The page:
Thursday, March 14, 2013

Review: Go Deep - Counseling

Wow, boys and girls; Mayfly Records is a force to be reckoned with, and don't you ever forget it. Besides snatching up some of the best bands in their respective genres (Center of the Sun, Barrow), they are going out of their way to show all of us that hardcore punk is not only alive, but that it is better than it's ever been. Thanks to Go Deep for renewing faith in my heart, as well as the heart of the 13 year old kid inside me, who grew up going to Ten 33 and Outbreak shows. Incredible album. (Editor's note: just found out, thanks to Bob at Mayfly, that Go Deep is actually members of Outbreak. Awesome.)

I'm about to Go Deep:

"Late Notice" - This album starts off with two of my favorite hardcore devices ever: sound clips from 80s movies and... what? Those of you who have read my reviews know: Feedback. That being said, this song brings to mind the fast, tight, measured playing style of bands like Gorilla Biscuits and Chain of Strength. Then, everything fades to black at the 1:50 mark (Yes, a hardcore punk song that's longer than 1:30!), when what comes in? Thick, pummeling chords played in perfect half-time, that's the darkest hardcore punk riff I honestly may have ever heard. It's groovy, it's heavy, and it's more punk than you'll ever be.

"Glossectomy" - 51 seconds. That's all it takes for these Brooklyn Boys to make you forget about all the other albums you're listening to, and remind you that, plain and simple: New York does it better. But there's no self-hatred on this album; no, it's all targeted, aimed, and loaded. "I'm a destructive person, and you're the fucking reason. You should know that." Alternating between groovy riffs and the chugging, spine-crushing end, this song has everything you want. "Sing me a fucking song."

Go Deep - Glossectomy from Bon Duke on Vimeo.

"Lockout" - Take the best punk riffs of the last five 80s Revelation LPs you listened to, multiply them by a hundred, add feedback, and you get "Lockout." Classic hardcore lyrics, with a new, philosophical approach that I'm totally digging. "Everyone's a little fucked, but you've got something different with you." It's not just hatred anymore, boys and girls, it's the anxiety of uncertainty. 1:02. End with feedback for a perfect combination.

"Leave" - Before I talk about how much ass this song kicks, let's talk about the intro. Some of the heaviest hardcore punk riffs I've ever heard in my life, with vocals reminiscent of bands like Youth Attack, soaked with vitriol and piss. Awesome. Then it's back to the roots with a faster, youth crew style verse. Sarcastic lyrics over feedback and half-time; shaken, not stirred. Sweet Christ. "You're so fucking critical, so tell me what I can't do. I'll shove this down your throat, envy breeds hate."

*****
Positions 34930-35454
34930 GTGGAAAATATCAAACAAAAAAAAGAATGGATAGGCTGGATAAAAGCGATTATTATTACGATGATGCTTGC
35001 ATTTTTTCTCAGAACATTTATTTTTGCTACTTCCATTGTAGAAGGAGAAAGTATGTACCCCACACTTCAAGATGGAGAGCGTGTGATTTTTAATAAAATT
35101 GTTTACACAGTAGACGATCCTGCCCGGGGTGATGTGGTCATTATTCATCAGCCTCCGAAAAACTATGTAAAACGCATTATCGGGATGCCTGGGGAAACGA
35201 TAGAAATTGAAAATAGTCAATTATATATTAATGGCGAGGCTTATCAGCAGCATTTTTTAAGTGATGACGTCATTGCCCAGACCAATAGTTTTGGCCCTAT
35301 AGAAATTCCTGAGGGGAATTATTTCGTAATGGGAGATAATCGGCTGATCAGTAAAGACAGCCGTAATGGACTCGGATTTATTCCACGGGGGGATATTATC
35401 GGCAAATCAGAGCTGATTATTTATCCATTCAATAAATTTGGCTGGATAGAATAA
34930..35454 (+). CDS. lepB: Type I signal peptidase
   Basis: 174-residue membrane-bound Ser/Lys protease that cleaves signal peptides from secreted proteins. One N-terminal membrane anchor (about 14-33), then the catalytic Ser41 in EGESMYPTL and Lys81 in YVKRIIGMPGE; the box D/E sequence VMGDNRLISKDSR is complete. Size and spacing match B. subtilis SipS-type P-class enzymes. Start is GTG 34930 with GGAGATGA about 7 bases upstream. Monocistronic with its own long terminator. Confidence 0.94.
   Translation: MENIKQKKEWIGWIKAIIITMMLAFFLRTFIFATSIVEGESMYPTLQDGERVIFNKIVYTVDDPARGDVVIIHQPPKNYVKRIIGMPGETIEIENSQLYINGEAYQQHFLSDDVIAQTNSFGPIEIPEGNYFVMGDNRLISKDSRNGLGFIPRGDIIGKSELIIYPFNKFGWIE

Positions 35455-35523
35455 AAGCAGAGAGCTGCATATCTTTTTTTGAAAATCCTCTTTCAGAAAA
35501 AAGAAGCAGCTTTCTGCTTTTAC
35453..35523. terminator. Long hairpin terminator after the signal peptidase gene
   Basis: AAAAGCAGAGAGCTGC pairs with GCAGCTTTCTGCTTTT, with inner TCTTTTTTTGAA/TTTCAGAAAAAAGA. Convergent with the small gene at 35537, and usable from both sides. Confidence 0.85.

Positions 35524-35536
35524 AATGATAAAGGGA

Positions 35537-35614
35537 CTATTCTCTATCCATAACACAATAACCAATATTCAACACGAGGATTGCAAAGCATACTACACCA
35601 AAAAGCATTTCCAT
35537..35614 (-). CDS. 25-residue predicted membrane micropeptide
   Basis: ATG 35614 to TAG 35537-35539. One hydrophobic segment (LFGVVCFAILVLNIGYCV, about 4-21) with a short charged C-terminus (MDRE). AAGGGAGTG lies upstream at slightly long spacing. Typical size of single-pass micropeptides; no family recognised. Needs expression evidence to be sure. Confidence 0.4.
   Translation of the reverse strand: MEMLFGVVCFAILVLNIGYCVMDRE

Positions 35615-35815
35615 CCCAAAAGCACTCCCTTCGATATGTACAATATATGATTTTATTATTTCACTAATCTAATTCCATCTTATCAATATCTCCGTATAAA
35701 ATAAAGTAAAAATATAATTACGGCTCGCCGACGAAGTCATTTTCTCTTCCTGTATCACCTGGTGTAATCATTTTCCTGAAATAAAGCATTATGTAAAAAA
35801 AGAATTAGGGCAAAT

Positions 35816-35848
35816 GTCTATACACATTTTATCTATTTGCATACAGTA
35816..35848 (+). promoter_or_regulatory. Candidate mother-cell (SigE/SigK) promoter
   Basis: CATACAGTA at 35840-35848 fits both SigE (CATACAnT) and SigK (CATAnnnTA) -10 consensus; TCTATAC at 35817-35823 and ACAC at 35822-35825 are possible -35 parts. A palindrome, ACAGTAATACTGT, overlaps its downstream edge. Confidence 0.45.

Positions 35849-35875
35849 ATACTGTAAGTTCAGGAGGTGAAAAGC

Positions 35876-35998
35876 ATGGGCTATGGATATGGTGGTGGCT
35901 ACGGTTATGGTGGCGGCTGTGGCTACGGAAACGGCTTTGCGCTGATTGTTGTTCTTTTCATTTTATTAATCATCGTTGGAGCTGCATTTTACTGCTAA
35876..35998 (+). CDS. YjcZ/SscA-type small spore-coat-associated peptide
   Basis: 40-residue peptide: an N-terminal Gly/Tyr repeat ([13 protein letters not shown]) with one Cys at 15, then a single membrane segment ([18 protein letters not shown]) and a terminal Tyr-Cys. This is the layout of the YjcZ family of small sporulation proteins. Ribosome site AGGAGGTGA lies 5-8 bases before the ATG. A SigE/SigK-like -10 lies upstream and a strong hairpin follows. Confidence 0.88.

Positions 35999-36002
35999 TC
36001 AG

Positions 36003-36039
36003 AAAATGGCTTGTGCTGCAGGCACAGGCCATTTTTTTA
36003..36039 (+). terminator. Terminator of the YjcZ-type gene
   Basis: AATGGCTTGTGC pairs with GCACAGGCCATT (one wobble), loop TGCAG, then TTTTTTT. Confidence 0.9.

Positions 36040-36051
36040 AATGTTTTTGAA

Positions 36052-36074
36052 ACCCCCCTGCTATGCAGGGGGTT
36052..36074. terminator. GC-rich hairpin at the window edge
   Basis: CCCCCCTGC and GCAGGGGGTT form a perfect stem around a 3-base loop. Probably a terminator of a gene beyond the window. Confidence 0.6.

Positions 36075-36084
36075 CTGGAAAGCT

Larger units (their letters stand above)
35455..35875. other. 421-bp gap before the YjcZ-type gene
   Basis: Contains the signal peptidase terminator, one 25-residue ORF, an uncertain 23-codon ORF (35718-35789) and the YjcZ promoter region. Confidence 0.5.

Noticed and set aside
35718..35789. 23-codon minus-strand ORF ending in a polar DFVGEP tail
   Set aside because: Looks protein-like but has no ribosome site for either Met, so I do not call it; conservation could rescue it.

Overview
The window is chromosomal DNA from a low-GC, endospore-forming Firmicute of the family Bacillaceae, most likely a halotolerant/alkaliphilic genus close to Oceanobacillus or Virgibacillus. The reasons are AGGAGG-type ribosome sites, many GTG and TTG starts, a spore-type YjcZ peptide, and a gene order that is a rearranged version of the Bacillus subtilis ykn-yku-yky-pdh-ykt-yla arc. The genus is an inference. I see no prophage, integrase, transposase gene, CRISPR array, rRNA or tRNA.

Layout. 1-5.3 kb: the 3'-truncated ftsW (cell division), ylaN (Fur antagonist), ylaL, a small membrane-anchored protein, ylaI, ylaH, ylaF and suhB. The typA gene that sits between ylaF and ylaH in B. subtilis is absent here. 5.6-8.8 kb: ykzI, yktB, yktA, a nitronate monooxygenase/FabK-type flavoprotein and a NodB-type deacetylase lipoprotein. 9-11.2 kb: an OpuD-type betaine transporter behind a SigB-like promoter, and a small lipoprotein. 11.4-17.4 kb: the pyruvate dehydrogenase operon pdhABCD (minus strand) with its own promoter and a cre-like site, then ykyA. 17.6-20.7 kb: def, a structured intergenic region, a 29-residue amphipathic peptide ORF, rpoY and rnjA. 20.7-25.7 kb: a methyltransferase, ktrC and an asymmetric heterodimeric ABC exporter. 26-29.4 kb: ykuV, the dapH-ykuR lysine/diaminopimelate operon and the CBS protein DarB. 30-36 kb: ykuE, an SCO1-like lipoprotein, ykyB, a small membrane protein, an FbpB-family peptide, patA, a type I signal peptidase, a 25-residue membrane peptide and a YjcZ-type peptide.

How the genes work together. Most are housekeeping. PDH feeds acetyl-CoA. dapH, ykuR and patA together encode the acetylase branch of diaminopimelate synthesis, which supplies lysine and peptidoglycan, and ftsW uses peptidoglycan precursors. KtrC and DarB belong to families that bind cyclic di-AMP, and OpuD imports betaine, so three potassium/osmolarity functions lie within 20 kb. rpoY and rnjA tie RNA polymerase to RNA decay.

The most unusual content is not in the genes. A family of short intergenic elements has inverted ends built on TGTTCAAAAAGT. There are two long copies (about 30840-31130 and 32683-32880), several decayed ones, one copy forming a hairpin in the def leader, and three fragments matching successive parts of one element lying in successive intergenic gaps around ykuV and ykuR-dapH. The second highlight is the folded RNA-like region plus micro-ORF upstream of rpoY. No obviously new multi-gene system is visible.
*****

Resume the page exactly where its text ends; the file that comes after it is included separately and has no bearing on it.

"Elders" - The most pleasantly uncharacteristic song on the album, and the second longest, this track kicks ass like Kids Like Us did on The 80s Are Dead (unlike the ass they didn't kick after that). Slow, heavy, and pissed. "Spoon fed poison ideas since birth." Adding in the darkest lead riff on the album, and the most menacing snare work I've heard since the mid-90s, Go Deep concludes this song with a warning: "Learn to accept."

Go Deep- Elders Music Video Official from Bon Duke on Vimeo.

"Bundle of Joy" - A beautiful social commentary on the lives of kids these days, and their trust fund drug habits, placed on top of groove-heavy palm-muted riffs and, what I can only imagine are, endless stagedives. This song is only 1:28; The last band to have a social commentary packed into such a short time like this was Gorilla Biscuits with their track "Degradation." "No consequences exist in your fucking life. It'll all catch up to you." Ending with a ceaselessly surprising sludge break and feedback. One of my favorite tracks on this album, as well as the past month.

"Enthusiast" - "It's just so fucking convenient." Addiction, shattering the lives of many, is the target of this track, and it's shown in a no-frills "scared straight" light, that could melt the heart of the heaviest drug user. "I can't imagine losing myself like that... You're dying for one more." Surprising though, was the ending of the album on one, dark, palm-muted note. However, I couldn't imagine a better ending. Fantastic.

You show me your favorite hardcore punk band, and I'll show you a better one. Go Deep is the past, present, and future of hardcore punk: combining the best elements, and scrapping the worst. This album, 7 tracks at around 11 minutes, is no-frills hardcore for true purveyors of the art. Combined with evocative artwork, and a beautifully dark underlying theme, this album is going to be framed on the walls of every true hardcore fan by the end of the year. This is an incredible album, and you're going to buy it.